New work and upcoming exhibitions

I have four new pieces in the upcoming "Flux" exhibition at the Chaffey Museum of Art (September 24 - November 4, 2015) sponsored by LAXWAX, the L.A. Chapter of the IEA (International Encaustic Artists).  I've been incorporating more collage  with interesting handmade papers, pages from old books (dictionaries, calculus books, dictionaries, etc.), fibers (sari threads, cording, etc.),  as well as returning to making lines and marks with crayon.

"Flux" at Chaffey Museum of Art, 217 S. Lemon Avenue, Ontario, CA  91792  
Gallery hours:  Thursday - Sunday  (12noon - 4:00pm)
Free Admission
 http://www.chaffeymuseum.org/

Exhibition opens:  Thursday, September 24, 2015

Artists’ Reception: Sunday, October 18, 2015                             Time:  2:00 to 4:00 pm
Closing Reception: Sunday November 15, 2015                          Time:  2:00 to 4:00 p

 

The Hour Before Dawn, 16" x 16", encaustic and mixed media on panel

The Hour Before Dawn, 16" x 16", encaustic and mixed media on panel

The Final Proposition, 16" x 16", encaustic and mixed media on panel

The Final Proposition, 16" x 16", encaustic and mixed media on panel

New work!

My time in the studio has been very limited because of family demands which have required an all-consuming left-brain focus.  Detailed budgets and financial projections, complicated legal matters, scheduling delays and dealing with the attendant emotional reactivity that can accompany these situations has consumed my time for the past few months.   On one hand, my creativity has been at a dead-stop standstill.  But interestingly, I found myself thinking about my work often, and through creating order out of confusion and finding patterns in data, I was able to apply that same approach in the studio.  These new pieces represent my mindset of these past few months.  I have arranged blocks of color and texture, in much the same way that I organized the finances and legal machinations.  Block by block, step by step.  Coalescing similarities and isolating disparities, I've created a visual record of my efforts.

Something new: Contemporary Crafts Market - June 5, 6, & 7 2015

I've participated in a couple of outdoor art exhibitions/fairs, and decided that encaustic paintings and southern California heat weren't a good mix.  But this event is in the air conditioned Pasadena Convention Center, and I've always enjoyed going to it as a customer. They have a terrific range of art and craft - all of it high-quality - and I've bought a couple of lovely art works there, along with the requisite jewelry and pottery.   I'll be sharing a booth with three other artists:  Rick Drobner, ceramist and painter; Michael Child, furniture maker and Laura McCormac, stone sculptor.   Hope you can join us!  

CCM postcard

Pasadena Society of Artists Group Exhibition: "Come Together, Fall Apart"

"Come Together, Fall Apart"

"Come Together, Fall Apart" features more than 50 artworks which will be installed in the Pasadena Central Library.  Media include watercolor, ceramics, mixed media, collage, encaustic, fused glass, photography, etchings and ink drawings.   The exhibition is on display from May 1 - May 31.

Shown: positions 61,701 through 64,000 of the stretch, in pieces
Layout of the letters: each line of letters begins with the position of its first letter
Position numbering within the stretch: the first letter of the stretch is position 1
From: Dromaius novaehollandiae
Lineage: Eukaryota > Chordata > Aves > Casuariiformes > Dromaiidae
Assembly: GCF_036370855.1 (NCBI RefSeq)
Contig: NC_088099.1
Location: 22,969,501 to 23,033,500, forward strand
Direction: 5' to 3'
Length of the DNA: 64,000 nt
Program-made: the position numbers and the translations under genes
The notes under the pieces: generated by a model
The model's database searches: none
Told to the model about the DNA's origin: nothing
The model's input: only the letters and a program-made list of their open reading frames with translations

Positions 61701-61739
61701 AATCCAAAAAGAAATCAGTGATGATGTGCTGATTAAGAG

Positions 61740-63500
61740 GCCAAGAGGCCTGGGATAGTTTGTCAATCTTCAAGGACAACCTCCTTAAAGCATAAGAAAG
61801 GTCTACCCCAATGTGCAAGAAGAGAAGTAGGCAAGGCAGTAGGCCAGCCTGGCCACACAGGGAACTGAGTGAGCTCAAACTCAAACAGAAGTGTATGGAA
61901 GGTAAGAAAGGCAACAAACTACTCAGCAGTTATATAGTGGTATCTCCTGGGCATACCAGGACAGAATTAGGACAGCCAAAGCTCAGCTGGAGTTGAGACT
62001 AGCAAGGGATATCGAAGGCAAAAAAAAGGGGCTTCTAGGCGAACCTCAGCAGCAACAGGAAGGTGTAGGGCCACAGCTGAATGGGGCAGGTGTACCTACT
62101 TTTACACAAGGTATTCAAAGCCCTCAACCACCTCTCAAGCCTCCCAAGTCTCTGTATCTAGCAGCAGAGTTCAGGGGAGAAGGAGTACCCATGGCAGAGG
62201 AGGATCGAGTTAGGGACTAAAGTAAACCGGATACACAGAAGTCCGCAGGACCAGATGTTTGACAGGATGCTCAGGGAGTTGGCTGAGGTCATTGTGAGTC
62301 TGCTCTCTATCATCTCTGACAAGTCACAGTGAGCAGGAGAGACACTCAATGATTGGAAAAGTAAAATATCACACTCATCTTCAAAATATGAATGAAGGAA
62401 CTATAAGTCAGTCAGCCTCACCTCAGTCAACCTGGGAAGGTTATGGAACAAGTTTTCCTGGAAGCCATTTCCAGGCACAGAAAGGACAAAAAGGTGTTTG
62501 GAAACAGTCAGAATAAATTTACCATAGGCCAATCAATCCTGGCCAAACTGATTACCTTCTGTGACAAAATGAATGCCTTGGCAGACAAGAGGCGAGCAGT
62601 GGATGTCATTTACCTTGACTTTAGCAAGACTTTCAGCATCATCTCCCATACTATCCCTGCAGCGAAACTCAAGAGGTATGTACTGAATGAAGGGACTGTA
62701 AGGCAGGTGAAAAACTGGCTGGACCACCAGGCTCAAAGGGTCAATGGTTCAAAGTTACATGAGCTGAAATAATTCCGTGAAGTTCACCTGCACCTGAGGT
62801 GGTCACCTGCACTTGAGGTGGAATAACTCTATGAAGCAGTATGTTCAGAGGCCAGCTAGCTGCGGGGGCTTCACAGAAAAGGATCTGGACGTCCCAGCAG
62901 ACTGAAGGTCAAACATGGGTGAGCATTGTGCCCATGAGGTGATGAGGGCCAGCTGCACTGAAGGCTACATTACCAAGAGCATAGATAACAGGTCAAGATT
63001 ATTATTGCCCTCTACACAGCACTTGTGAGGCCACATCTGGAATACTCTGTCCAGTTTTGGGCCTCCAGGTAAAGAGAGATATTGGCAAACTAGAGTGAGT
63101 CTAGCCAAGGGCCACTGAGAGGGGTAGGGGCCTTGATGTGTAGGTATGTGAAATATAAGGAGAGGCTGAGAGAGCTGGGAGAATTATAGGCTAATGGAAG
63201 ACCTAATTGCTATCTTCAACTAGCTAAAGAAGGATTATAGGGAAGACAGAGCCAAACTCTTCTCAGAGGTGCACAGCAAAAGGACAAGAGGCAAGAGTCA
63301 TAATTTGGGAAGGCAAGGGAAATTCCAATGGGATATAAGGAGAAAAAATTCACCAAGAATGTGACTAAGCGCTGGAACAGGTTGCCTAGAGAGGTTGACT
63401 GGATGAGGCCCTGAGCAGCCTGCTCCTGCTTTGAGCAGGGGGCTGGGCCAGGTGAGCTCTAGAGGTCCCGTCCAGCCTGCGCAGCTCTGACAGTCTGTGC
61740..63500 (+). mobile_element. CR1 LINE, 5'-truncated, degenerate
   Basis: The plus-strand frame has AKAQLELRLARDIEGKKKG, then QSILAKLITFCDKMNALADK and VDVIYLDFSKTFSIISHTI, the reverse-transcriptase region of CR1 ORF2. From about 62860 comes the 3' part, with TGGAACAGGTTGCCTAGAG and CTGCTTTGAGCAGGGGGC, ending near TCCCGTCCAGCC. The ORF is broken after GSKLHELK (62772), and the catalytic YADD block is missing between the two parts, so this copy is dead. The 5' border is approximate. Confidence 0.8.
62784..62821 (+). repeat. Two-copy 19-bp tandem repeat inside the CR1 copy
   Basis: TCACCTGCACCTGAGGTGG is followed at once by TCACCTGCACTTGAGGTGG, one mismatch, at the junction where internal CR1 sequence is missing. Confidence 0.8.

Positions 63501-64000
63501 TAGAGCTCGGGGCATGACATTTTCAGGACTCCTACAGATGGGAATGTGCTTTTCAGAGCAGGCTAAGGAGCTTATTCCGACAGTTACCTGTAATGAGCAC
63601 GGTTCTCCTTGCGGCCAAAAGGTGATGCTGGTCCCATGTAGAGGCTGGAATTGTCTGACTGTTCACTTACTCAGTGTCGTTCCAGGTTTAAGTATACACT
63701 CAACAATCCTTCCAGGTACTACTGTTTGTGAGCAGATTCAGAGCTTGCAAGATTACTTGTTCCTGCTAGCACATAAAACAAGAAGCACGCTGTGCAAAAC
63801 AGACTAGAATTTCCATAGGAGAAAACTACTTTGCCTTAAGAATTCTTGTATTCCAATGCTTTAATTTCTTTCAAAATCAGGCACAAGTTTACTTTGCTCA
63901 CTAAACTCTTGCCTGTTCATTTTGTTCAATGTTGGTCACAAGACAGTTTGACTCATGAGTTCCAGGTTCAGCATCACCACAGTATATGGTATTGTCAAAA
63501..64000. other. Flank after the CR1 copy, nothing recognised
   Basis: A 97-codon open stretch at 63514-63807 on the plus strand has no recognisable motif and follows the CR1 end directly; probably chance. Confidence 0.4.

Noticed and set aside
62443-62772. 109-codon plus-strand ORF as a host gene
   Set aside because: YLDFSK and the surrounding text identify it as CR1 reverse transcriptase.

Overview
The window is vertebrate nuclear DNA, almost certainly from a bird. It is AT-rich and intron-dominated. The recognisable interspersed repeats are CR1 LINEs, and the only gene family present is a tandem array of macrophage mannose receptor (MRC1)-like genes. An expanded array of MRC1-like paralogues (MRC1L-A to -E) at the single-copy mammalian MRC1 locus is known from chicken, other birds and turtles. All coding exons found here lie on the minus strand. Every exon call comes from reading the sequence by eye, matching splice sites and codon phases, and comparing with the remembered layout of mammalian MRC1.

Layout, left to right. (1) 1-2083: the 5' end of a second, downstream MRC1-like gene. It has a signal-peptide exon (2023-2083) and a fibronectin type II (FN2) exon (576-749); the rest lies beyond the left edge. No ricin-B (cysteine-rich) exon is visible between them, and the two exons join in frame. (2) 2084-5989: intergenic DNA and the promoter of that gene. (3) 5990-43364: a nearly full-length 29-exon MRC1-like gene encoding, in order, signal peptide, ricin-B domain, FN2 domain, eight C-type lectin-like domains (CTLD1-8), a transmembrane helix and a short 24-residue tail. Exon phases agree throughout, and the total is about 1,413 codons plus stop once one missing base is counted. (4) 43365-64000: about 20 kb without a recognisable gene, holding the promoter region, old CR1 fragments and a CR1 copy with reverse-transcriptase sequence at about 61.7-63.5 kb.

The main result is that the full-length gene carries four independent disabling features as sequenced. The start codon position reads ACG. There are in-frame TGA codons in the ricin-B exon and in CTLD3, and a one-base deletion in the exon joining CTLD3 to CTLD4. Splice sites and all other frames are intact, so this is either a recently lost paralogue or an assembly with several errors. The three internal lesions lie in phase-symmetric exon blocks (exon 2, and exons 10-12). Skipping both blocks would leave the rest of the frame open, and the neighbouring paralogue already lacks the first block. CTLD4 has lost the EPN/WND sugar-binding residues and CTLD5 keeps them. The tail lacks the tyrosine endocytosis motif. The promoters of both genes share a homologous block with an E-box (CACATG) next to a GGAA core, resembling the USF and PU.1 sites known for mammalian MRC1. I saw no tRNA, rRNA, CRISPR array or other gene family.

I have four new works in this exhibition (the image on the top right of the announcement card is one of them:  "Isolation", encaustic and mixed media on panel.

We hope you can join us for the Artists' Reception on Sunday, May 3 , 2015 (2:00pm - 4:00pm)
Pasadena Central Library, 285 E. Walnut Street, Pasadena 91101  (Hours: M-Th 9a-9p / Fri-Sat 9a-6p / Sun 1p -5p


 

"Portraiture...and other stuff" Exhibition - Saturday, October 18

If you're in the South Pasadena area on Saturday night (October 18, 6:00p-9:00p), join us for an art exhibition "Portraiture & Other Stuff". Brad Colerick will be playing songs from his new CD release. And It's South Pasadena's Arts Crawl night - lots of galleries, music and great food in the neighborhood.   I have several portraits in the feature gallery and "other stuff" in the back gallery.  Hope you can join us!

SOPA October Portraiture and Other Stuff

Struggling and remembering

I started another in the Portrait Series today - oil stick on encaustic using a tetrachromy palette - and struggled with it all afternoon.  At first it was the difficulty of painting on the smooth encaustic background.  It's so smooth that it's like trying to paint on glass. The least bit of pressure with the brush and the paint is simply wiped off. Changes in brushes and pressure helped.  Then there was the rude awakening that comes from forgetting the cardinal rule in painting portraits - you have to know the shape and angle of the face, where the features go and how they relate to one another.  I painted two beautiful eyes, but they clearly belonged to two very different people. They were both beautiful renderings - not overworked and very expressive - and I wanted to keep them.  But clearly one of them had to be reworked.  My next attempt made the subject look very Asian - but only in one eye - and that was very disturbing.  Again, I was very happy with the way I'd painted the eye, but ... it had to go.  Now came the trap of obsessing over the "Difficult Eye" and I worked on it much too long and stopped cycling through the painting....   and it's still not right.  Although it was a challenging afternoon,  I got a good start on the painting and a better start on remembering how to paint portraits....  Take the time to make an accurate sketch; do a quick study to work out the challenges with the media and the color harmonies; stop obsessing on one feature and cycle through the painting; breathe.   And in the morning, I'll look at the painting with fresh eyes.   And I'll post the finished portrait here.

Curiosity & learning at a batik & marbling workshop

Curiosity continually motivates me and directs my life, and I could easily be a professional "student" - learning simply for the sake of learning.  But now that I am teaching encaustic painting workshops, I find myself drawn to techniques and skills that not only can be used to enhance my own work, but can also be passed on to my students.